Saturday, November 21, 2020

Destructive Devices

Greetings Me Droogs and Droogettes!
Today's Saturday, so we'll call it "Sergeant's Time Saturday" from here on out.  Now now, I -know- Sergeant's Time was is? (dunno if they still do it) but it was when I was in the green machine a time in the unit that the day was spent without occifers, doing Basic Training Shit.
C.T.T. or Common Tasks Training.
Every Wednesday.  In the Infantry, we'd start off with an early morning roadmarch, rain or shine.  5 Miles was the norm with a full combat load.  (40+ pounds of bullshit).  Then, after we got to where we wuz going, we'd either stop and begin 'basic training skills' like donning, wearing and working in M.O.P.P. 4 (ggas mask, chem suit and alllll the other bullshit) and other skills like mine emplacement, or something as such that were basic soldiering skills that we needed to keep up on.

So, today, with keeping that in mind, I figure that because of the upcoming 'spicytime' going over a piece of basic kit that we used.  The subject for today is the M18A1 Claymore Antipersonnel Landmine
So, some historical background:
Dude name of Norman McLeod began developing his mine in 1952 into the T-48 concept and was presented to the US Army. The Army liked what is saw and accepted the design (with some modifications) into their inventory as the "M18". The M18 was evolved into the M18A1 after 1954 to fulfill a Picatinny Arsenal requirement for an improved form. 

The M18 Claymore anti-personnel mine was developed into two distinct versions - one with a peep-type sight and the other without. The peep sight was devised to help give a Claymore operator a "field-of-vision" for the semi-circle blast pattern presented by the M18 when detonated. A training version is noted by its bold blue color whereas operational M18s have an Olive-color appearance.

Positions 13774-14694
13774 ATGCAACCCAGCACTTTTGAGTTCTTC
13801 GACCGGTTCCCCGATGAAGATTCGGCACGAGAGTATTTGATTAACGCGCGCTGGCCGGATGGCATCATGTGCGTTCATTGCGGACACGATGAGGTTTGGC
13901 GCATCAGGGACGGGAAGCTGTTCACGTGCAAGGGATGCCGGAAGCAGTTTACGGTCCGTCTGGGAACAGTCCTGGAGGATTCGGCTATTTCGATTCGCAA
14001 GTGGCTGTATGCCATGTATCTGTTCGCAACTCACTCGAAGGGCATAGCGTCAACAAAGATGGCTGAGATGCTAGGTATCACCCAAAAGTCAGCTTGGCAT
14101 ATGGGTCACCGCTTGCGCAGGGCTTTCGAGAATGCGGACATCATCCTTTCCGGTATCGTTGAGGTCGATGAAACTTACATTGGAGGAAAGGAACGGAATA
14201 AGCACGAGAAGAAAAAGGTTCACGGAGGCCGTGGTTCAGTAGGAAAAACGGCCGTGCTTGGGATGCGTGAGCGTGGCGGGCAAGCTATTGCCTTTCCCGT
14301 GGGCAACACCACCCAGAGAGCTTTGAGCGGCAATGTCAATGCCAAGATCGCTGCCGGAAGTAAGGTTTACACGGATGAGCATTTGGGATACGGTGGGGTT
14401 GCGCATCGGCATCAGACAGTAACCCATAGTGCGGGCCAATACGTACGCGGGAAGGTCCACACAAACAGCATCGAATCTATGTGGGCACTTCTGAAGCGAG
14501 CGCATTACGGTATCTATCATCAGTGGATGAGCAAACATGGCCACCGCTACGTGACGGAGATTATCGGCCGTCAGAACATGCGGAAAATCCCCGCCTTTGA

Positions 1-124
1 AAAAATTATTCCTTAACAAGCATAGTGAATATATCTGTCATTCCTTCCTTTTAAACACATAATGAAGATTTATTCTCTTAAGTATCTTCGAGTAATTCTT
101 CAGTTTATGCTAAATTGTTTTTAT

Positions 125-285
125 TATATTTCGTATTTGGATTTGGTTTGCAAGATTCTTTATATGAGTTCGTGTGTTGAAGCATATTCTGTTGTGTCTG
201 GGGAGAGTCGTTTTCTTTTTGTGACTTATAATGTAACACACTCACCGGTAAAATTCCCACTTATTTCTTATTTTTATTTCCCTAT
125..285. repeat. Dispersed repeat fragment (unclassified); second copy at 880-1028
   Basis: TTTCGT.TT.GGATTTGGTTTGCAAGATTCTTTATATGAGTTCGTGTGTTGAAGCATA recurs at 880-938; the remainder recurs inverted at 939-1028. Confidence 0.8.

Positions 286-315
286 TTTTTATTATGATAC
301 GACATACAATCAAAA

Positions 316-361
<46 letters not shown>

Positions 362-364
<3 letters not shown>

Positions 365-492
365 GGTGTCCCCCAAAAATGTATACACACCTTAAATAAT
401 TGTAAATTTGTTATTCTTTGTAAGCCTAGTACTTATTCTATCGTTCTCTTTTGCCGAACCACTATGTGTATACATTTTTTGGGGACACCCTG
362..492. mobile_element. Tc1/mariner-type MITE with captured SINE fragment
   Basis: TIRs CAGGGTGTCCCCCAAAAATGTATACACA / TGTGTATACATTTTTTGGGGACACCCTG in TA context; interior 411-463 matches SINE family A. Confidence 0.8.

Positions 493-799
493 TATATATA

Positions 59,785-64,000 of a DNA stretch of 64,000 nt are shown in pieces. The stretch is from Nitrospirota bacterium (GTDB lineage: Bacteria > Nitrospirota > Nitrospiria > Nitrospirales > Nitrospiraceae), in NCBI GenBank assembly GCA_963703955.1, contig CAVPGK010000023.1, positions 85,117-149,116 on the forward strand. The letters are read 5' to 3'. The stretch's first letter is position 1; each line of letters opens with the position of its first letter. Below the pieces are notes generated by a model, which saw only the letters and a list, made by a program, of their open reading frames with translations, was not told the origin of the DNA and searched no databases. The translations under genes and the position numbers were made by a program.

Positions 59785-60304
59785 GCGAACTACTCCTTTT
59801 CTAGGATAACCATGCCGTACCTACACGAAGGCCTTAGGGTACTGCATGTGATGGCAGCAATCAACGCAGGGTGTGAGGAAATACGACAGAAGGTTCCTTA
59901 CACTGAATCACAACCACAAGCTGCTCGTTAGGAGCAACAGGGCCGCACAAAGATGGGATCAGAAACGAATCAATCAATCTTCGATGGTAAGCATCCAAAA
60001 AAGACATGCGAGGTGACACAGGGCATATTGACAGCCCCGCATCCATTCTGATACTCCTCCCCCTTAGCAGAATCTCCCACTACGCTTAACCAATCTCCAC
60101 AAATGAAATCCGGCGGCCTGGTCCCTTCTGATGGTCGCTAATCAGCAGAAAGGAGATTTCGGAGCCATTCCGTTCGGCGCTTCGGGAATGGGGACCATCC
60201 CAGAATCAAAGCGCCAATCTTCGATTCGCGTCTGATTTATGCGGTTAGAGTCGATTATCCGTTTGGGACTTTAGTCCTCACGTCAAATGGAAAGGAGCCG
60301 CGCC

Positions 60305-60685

The mine component itself consists of a plastic case that is concave and rectangular in shape. Along the "active" side of the case are the embossed words "Front Toward Enemy" while the rear is embossed with "Back" to help keep the operator from making a lethal mistake during setup. The plastic component contains a composition of C3 explosive. The concave nature of the mine's design allows for a forward blast area that produces a fan-shaped pattern of steel balls across a horizontal arc of approximately 60-degrees. The steel balls packed within the mine are then projected out from just above ground level by the resulting explosion to a height of about 2 meters with a maximum kill radius of 100 meters and an effective kill range of 50 meters. Wounding has been noted as far away as 270 yards from the blast zone though a range of 55 yards is deemed optimal. As can be expected, extreme professional care should be taken during the set up of Claymores. This is not only do to the mine's inherent explosive nature but the fact that up to 20% of the internal steel ball projectiles can blow back towards a friendly line upon detonation. As such, common practice for M18 setup includes the use of natural earth mounds or hills positioned behind the Claymore to help eliminate or reduce such friendly-fire incidents.  
The detonation of a M18 Claymore systems is by way of an electrically-actuated firing device issued with each mine.  The M57 device (known as a "clacker") is held in the hand and features a trigger that is squeezed a number of times by the Claymore operator to convert mechanical energy into electrical energy using an armature and magnets. The M18 can still be detonated in the electrical or non-electrical fashion which lends herself to be used as a dedicated mine or as an "individual weapon". In fact, so long as the operator can find a way to actuate the blasting caps, the M18 will trigger.